Couple’s obviously need to discuss their financial issues, but more than that, they need to have a plan and be on the same page. A house divided on how to handle money will not stand. Every couple should have some form of a budget. There must be a plan and each party must agree to abide by the plan. Each needs to know where things stand financially so that one partner does not slide into a parental role. When one is aware of the finances and the other is not, resentment can often build when one tells the other, “We can’t afford that” or “We don’t have the money for that.” Financial goals need to be set together and progress tracked.
Being married and owing no one is such a feeling of freedom. In debt? Make a plan. Draw up a budget. Set goals. Make sure everyone is on the same team working toward a common goal. If you are currently financially free, then enjoy the blessings that come with that! Enjoy the freedom to dream, give, serve, and have some fun too.
Walk good. Live wise. Be blessed.
I have never been financially illiterate. My parent’s raised me with enough horse sense (why are horses the equine’s that get lumped with all the good sense?) to know better than to rack up large amounts of consumer debt on credit cards. What I didn’t know until a couple of years ago was really how to manage my finances. My financial plan went something like this. “This item cost x amount. I have x amount in my checking account. I can buy this. This item cost x amount. I do not have x amount in my checking. I cannot buy this.” This works for keeping you out of debt. The problem is I didn’t do much planning.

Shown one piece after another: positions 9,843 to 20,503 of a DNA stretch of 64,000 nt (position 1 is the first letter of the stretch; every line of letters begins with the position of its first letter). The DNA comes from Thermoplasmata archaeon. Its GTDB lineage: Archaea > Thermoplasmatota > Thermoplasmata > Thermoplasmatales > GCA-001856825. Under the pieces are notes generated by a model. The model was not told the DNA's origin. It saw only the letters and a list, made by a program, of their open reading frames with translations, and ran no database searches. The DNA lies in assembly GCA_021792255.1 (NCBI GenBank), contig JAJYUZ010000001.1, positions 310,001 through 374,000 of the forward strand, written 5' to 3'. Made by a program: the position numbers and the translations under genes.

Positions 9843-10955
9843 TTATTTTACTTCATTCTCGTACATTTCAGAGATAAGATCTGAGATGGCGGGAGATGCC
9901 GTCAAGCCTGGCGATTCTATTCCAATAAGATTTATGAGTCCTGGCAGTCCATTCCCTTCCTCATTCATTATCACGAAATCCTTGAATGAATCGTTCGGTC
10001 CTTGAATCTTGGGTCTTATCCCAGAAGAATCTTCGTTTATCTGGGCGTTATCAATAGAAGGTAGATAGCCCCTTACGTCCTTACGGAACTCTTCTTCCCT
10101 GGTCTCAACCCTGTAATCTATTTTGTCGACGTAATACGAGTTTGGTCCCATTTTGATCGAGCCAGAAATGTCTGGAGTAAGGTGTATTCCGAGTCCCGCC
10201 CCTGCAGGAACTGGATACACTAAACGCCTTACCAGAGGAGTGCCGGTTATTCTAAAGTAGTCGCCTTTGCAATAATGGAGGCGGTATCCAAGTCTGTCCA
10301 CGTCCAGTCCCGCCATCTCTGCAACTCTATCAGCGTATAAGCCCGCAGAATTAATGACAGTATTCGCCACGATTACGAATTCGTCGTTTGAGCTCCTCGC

Then I was acquainted with Dave Ramsey. A very intelligent, although very blunt, gentleman that I feel like tells me things I should have already known but lacked the discipline, intestinal fortitude, or insight to implement. He has a habit of calling people jerks or morons, which I personally find inspiring because sometimes I am a jerk and a moron and would be thankful to have someone tell me that I am being such when I choose to be one. Anyways, Dave prompted me to start a budget. I started setting financial goals. Save this much. Pay off this loan. Give this amount. Treat myself to this. Spend this much eating food that other people cook. A revolutionary concept? Not so much. Did it revolutionize my finances? Incredibly. Instead of asking, “Do I have the money for this?” I began asking, “If I buy this, how will it effect my financial goals?”